On some metaphysical level it is perhaps true that we all get our fair share of everything in the final analysis. I like to believe that in the last flickering moments of consciousness that we'll each have just before we die, we'll see it all fall into place and get a picture of balance. We'll get to see a bottom line, an audit of experiences, and see that ours were no better or worse than any others. That mortality and fallibility were coded into each moment of life and that no one was the luckier. We'll realize that we did not miss out on anything: that all gains and losses, each kiss stolen or shared, each success, failure and opportunity was no greater or lesser than those of anyone else. Of course on the material level, this fantasy is complete bullshit. Especially in a city like Johannesburg, my current home, where there is hard evidence of inequality at every corner. Reminders of the gulf between polished privilege and the raw bones of suffering are many and constant. Although we all aspire to a certain notion of equality - enough food, water, education, public health for all - those of us accustomed to the comforts of homes, internet connections, credit cards and full stomachs often indulge the guilt of our positions. Poor us! Having to face that deprivation all the time, and be reminded of how some humans are always more equal than others. No matter how hard we may try to enact equity and non-prejudice in daily life, these values fall apart when faced with another person, also made of flesh, blood and brain-chemistry, who looks you in the eye and says, "I'm hungry. Please. Help me." We feel that guilt precisely because we're not wiling to give up our privileges, because we're grateful not to be suffering like that.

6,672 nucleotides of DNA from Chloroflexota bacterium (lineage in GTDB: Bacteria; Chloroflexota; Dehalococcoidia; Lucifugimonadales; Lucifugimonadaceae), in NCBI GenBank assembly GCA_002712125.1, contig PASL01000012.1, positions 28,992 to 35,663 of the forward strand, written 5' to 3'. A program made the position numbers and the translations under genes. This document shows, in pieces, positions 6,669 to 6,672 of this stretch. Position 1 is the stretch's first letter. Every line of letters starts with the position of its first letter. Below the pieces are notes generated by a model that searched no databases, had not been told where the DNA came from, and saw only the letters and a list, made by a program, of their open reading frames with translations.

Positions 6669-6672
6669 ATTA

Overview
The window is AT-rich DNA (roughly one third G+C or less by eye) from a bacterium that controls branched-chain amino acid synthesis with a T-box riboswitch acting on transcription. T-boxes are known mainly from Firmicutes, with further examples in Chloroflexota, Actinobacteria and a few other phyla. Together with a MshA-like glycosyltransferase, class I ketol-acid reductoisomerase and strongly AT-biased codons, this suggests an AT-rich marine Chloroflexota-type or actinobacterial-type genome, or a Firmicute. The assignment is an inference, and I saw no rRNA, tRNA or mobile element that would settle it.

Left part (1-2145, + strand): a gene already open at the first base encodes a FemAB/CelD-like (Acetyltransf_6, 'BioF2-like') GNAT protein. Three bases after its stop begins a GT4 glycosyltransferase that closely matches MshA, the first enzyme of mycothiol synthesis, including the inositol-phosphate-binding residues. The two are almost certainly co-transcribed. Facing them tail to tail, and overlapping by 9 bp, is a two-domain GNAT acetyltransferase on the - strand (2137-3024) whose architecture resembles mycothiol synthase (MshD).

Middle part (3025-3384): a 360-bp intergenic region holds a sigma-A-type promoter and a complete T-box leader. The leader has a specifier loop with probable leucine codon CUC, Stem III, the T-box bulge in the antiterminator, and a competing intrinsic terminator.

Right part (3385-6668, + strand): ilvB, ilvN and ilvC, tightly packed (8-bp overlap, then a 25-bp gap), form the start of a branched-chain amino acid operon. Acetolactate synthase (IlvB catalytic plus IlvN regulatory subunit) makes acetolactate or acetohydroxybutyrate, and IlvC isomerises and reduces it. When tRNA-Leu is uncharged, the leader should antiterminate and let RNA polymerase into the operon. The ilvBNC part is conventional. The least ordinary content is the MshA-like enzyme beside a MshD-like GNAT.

What's the alternative to inequality?